The first commandment forbids honoring gods other than the one Lord who has revealed himself to his people. It proscribes (prohibits) superstition and irreligion. Superstition in some sense represents a perverse excess of religion; and to irreligion (tempting God, in words or deeds, sacrilege, and simony).
Superstition is the deviation of religious feeling and of the practices this feeling imposes. It can even affect the worship we offer the true God, e.g., when one attributes an importance in some way magical to certain practices otherwise lawful or necessary. To attribute the efficacy (effectiveness) of prayers or of sacramental signs to their mere external performance, apart from the interior dispositions that they demand, is to fall into superstition. For example, attributing powers to a medal, a relic, or to the repetition of prayers, rather than to God. The throwing salt over the shoulder; avoiding ladders or stepping on cracks or black cats or the number 13, are a few of the most common, long-standing superstations. Athletes follow many superstitions in attempts to positively control the outcome of the game. I would suspect that most of us have at least a couple of small superstitious practices in our daily lives that we may not even be aware of. If we believe that our day is going to go wrong if we omit or don’t do something properly or fail to follow a precise sequence of procedures in our morning routine … we are guilty of it!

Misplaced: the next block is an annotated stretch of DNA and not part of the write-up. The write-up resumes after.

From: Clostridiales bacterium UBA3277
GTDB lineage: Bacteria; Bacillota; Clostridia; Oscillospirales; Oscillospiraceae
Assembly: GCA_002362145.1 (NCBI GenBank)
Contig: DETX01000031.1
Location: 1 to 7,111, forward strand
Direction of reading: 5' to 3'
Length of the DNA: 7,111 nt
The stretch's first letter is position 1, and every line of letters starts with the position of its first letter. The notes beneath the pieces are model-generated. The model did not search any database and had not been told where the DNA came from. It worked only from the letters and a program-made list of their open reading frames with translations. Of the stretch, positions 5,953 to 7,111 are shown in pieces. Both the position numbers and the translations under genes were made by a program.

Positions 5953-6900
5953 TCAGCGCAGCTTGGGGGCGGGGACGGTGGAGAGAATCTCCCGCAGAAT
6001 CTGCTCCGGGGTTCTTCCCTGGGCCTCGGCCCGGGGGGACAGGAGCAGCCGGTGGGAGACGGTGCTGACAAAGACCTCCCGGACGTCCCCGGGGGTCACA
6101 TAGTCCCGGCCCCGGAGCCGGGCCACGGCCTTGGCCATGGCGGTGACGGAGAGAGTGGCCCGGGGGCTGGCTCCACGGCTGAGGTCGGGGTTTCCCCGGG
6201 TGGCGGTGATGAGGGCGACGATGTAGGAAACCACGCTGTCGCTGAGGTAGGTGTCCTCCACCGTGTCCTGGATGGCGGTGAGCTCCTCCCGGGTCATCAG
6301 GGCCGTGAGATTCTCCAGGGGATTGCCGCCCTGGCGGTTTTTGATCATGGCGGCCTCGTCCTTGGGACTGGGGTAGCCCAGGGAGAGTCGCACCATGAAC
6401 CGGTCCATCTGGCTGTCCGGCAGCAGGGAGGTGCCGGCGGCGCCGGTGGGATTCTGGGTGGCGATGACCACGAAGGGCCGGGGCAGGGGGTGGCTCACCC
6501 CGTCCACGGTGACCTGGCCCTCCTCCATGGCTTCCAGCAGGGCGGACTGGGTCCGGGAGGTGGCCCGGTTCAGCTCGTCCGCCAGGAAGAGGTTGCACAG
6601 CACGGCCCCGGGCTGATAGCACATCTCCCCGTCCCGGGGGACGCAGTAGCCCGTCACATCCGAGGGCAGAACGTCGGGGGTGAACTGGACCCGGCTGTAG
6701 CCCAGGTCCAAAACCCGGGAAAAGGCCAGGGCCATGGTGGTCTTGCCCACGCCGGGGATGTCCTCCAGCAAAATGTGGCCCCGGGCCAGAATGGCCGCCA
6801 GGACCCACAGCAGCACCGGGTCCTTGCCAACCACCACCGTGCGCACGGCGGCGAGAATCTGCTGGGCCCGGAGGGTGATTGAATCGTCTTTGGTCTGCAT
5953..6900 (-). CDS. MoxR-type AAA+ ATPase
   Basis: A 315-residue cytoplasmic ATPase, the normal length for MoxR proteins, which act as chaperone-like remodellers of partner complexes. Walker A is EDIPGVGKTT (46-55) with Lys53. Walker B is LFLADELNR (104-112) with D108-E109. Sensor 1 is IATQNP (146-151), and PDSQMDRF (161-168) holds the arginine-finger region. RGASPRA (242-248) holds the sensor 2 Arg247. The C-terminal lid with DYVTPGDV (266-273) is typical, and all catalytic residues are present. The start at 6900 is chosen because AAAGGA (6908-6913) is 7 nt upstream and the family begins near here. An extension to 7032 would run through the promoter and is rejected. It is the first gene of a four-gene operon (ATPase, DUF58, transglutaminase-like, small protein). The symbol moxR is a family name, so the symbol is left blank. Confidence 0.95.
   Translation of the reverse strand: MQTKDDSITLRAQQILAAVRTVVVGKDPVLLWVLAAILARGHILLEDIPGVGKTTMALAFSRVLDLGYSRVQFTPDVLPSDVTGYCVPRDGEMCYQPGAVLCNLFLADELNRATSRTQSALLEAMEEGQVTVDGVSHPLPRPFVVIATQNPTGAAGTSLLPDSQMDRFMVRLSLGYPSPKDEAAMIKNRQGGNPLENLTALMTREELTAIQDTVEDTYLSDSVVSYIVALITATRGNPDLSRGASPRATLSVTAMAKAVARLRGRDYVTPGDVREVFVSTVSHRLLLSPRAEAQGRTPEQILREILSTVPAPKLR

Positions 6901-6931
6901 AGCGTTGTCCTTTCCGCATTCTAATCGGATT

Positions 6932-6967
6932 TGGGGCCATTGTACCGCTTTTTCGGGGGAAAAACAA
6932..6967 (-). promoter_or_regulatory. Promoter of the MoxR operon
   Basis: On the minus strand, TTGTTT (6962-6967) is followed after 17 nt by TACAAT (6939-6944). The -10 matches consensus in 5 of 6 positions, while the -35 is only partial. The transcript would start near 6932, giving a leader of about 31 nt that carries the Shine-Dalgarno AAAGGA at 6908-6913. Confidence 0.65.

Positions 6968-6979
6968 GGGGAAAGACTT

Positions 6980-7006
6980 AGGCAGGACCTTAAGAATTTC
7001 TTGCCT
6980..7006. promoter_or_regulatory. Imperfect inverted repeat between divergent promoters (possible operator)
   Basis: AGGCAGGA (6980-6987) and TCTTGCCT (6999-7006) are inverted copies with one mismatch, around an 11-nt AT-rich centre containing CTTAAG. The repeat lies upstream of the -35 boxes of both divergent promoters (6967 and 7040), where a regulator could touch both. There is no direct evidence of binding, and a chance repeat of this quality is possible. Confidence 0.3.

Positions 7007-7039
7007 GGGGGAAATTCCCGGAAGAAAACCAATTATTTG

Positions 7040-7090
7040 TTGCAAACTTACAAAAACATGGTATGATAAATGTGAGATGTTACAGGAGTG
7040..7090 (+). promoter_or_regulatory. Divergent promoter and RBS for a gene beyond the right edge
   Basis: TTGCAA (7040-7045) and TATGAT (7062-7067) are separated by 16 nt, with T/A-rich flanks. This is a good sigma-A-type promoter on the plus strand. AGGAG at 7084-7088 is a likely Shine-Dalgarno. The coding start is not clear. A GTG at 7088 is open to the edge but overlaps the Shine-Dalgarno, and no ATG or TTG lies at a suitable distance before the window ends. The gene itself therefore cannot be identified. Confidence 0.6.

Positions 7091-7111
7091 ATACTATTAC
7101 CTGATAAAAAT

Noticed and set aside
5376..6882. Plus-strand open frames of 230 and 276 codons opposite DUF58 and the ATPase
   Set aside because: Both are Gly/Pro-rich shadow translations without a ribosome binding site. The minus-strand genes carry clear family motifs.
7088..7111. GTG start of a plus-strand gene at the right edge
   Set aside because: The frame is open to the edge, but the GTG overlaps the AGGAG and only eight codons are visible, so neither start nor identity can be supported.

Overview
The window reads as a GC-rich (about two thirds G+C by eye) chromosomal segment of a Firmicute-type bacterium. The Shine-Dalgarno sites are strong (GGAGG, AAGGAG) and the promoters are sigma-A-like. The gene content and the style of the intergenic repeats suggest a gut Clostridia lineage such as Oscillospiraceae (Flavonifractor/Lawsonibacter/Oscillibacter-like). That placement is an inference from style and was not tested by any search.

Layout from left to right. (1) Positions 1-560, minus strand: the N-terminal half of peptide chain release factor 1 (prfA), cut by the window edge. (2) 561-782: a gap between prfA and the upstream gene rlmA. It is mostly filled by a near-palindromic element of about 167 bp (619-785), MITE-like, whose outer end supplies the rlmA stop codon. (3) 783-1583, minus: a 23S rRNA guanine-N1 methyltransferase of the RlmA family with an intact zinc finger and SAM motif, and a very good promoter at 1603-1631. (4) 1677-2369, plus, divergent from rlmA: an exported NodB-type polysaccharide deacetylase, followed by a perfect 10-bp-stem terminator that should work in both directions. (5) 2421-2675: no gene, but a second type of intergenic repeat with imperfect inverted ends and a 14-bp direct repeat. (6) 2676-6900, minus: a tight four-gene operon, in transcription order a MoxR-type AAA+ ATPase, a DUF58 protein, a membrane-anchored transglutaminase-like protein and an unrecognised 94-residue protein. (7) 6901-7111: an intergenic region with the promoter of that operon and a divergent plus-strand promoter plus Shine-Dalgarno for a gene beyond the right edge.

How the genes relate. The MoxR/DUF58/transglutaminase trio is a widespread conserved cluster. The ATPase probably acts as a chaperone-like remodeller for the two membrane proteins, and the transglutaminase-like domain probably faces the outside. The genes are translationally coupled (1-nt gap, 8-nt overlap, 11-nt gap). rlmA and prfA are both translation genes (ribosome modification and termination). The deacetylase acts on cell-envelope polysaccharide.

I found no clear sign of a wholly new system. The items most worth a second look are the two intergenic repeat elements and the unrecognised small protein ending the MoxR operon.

Idolatry: The first commandment condemns polytheism (the belief in many gods) and it requires man neither to believe in, nor to venerate, other divinities than the one true God. Scripture constantly recalls this rejection of "idols, (of) silver and gold, the work of men's hands. They have mouths, but do not speak; eyes, but do not see." These empty idols make their worshippers empty: "Those who make them are like them; so are all who trust in them.” God, however, is the "living God” who gives life and intervenes in history. Idolatry not only refers to false pagan worship. It remains a constant temptation to faith. Idolatry consists in divinizing (making to be God) what is not God. Man commits idolatry whenever he honors and reveres a creature in place of God, whether this be gods or demons (for example, Satanism), power, pleasure, race, ancestors, the state, money, etc. Jesus says, "You cannot serve God and mammon.” Many martyrs died for not adoring "the Beast"; refusing even to simulate such worship. Idolatry rejects the unique Lordship of God; it is therefore incompatible with communion with God.